After London Paris New York, the forthcoming Total Siyapaa sees Ali Zafar (Mere Brother Ki Dulhan and Tere Bin Laden) take up the task of being singer, composer, lyricist and lead actor again. London Paris New York, while a little rough around the edges, was a well composed album with some endearing tracks. Naturally, there are reasonable expectations from the music of Total Siyapaa. The album is made up of 5 tracks, all featuring Ali Zafar, save for the duet which also features the vocal styling of Fariha Parvez. Lyrics have been penned by Zafar, Aqeel Rubi and Kumaar.
The album kicks off with the title track, Total Siyapaa, a quirky number with humorous lyrics intermingled with snippets of dialogue between the films’ characters. It is a relatively fun track with a bit of a retro vibe and touches of Punjabi which are quite catchy. It undoubtedly serves as a promotional number to compliment the trailer and therefore also aims to highlight the plot of the film and the punch lines of its comedic take on meeting-the-parents. Needless to say, it succeeds in doing so but that being said, the track is nothing to write home about.
The next track, Palat Meri Jaan is written, composed and sung by Ali Zafar. While he more than excels in its composition and lyrics, he falters somewhat in the rendition of it as his vocals are arguably at odds with the music in some portions. The ballad has a lot more depth than its predecessor, both lyrically and musically. It gets off to soft and melodious start but quickly emerges as a soft-rock ballad. It could have been a stellar track if a more seasoned vocal artist had sung it.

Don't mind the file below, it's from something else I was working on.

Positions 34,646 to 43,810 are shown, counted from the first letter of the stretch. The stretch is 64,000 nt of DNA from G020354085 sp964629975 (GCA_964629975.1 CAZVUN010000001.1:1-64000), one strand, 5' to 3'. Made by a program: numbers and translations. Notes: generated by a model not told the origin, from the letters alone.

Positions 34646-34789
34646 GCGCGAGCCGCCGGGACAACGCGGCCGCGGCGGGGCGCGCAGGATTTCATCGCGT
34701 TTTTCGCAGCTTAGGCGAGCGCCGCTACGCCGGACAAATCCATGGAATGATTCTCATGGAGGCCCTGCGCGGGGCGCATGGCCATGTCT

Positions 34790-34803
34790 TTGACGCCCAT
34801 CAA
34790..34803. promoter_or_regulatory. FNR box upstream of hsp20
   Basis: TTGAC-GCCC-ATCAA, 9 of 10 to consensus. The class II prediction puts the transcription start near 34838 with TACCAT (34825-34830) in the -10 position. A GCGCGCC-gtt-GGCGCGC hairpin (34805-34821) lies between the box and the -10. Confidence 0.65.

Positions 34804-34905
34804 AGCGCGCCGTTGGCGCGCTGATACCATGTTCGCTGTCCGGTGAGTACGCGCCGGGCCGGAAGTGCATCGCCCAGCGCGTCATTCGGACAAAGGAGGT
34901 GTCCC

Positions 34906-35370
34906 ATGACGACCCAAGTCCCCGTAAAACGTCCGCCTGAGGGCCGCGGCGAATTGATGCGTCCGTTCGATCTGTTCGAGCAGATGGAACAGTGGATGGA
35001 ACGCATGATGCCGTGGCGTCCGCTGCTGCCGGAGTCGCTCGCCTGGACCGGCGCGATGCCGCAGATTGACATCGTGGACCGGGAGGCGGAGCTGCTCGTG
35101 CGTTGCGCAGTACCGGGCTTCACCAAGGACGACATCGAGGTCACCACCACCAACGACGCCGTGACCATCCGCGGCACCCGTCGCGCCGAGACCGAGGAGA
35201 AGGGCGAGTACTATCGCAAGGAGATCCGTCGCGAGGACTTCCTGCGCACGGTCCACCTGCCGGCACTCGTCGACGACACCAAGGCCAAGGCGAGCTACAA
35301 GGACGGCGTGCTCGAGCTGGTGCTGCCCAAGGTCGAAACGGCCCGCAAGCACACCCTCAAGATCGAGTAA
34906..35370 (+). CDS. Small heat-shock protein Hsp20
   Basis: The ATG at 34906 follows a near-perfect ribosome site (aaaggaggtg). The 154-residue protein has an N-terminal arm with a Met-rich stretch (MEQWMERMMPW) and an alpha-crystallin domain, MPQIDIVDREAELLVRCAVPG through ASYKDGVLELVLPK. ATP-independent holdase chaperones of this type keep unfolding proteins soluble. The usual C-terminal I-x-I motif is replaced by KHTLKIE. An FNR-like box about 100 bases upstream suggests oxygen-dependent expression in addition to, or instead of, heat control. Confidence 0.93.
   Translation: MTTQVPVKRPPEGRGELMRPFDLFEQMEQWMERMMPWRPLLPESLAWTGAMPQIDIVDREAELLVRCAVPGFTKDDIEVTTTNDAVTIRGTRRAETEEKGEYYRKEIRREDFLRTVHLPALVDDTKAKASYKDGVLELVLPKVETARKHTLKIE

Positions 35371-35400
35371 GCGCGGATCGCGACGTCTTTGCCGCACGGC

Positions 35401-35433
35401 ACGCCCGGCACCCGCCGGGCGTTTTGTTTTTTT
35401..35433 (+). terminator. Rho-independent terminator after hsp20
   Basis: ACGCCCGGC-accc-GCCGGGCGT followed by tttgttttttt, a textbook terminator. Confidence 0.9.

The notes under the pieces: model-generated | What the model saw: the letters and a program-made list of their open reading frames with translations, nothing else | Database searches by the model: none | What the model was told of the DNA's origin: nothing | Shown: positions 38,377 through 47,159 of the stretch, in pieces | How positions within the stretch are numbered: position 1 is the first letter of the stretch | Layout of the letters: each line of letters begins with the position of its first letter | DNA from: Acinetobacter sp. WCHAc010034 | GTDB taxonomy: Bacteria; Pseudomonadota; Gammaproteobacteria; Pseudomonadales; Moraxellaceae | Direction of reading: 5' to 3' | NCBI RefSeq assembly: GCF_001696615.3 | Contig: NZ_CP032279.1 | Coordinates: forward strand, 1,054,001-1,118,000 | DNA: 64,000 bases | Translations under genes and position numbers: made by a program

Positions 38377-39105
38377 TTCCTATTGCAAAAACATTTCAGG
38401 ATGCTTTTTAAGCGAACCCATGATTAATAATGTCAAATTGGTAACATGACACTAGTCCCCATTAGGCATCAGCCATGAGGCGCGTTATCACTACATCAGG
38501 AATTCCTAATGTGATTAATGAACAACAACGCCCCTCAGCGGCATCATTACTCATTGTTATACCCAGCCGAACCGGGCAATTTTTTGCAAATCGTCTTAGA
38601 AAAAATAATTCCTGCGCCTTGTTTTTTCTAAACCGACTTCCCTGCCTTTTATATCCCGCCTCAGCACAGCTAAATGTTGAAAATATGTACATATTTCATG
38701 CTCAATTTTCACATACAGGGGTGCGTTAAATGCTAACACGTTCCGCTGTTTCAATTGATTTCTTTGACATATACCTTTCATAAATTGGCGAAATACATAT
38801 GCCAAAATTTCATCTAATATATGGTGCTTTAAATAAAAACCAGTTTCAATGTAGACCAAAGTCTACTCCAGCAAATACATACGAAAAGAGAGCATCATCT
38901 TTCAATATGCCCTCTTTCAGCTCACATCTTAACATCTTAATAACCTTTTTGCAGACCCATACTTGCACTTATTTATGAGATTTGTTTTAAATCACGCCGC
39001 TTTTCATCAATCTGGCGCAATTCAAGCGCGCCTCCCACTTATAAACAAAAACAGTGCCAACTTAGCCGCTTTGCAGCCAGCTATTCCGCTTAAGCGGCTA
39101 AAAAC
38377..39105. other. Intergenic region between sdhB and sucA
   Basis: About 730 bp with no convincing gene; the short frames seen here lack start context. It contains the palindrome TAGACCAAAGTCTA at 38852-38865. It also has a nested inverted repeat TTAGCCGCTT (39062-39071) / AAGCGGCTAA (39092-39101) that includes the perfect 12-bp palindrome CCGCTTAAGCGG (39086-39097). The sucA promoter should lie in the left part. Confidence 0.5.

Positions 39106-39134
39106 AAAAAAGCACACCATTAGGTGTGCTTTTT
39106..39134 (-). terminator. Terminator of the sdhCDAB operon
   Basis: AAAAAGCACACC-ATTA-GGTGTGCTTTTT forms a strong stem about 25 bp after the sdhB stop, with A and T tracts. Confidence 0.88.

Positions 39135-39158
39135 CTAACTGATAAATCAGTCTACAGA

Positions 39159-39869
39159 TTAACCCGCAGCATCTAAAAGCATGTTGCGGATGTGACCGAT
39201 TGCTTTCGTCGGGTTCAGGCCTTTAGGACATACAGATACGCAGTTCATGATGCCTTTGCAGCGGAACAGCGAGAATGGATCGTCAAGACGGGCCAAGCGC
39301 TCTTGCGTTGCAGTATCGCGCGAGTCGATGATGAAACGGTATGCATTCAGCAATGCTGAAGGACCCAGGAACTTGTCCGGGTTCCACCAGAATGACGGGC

Nahi Maloom Hai employs a basic Arabic styling and while it does not get Zafar points for innovation; the popularity and familiarity of the music wins you over. Further, the spirited rendition from Parves and Ali coupled with well-penned lyrics makes the track worth your while. Even though we get a limited appearance from Parves, a popular Pakistani singer hailing from Lahore, her dynamic vocals captivate you in that limited span of time.
Asha’s beauty lies in the conversational lyrics and a very candid rendition from Zafar, something which was missing in the previous tracks to some extent. He emphasises the emotions behind the words and creates an almost interactive track. The reggae-ish composition just adds to the easy/lazy aura of the track. It is definitely one of the more engaging tracks of the album. It is slightly reminiscent of ‘Woh Dekhne Mein’ from London Paris New York. So if you liked that track, it is likely you’ll enjoy this one as much if not more.
The album concludes with Baba Bulleh Shah’s, Chal Buleyah. It is a very sombre track that holds great meaning. Therefore, Zafar’s deserves applause for aptly letting the music take a back seat and allowing the lyrics to dominate the track. However, like ‘Palat Meri Jaan,’ his rendition left much to be desired and the lyrics were not given the standard of rendition commanded.
In summary, Total Siyapaa is another decent effort on Ali Zafar’s part. Juggling acting, singing, composing and writing could not be simple. And there are definite hits and misses in the album that attempt to qualify that statement, the hits being his commendable writing and composing skills and the misses being miscalculating his vocal prowess. The misses could have easily been avoided if he engaged singers other than himself, particularly where ‘Chal Buleyah’ is concerned. The listenable but arguably mediocre title track may appeal to the masses but, it is ‘Asha,’ ‘Nahi Maloom’ and ‘Palat Meri Jaan’ that are the stronger tracks of the album. In any event, Ali Zafar continues to be a name to be keenly followed and while this album may not be a chartbuster, it is not a complete write-off either, meaning listeners can only hope he fares better in the future.
Total Siyappa also stars Yami Gautam (Vicky Donor), Kiron Kher and Anupum Kher in pivotal roles and hits cinemas on 7 March 2014.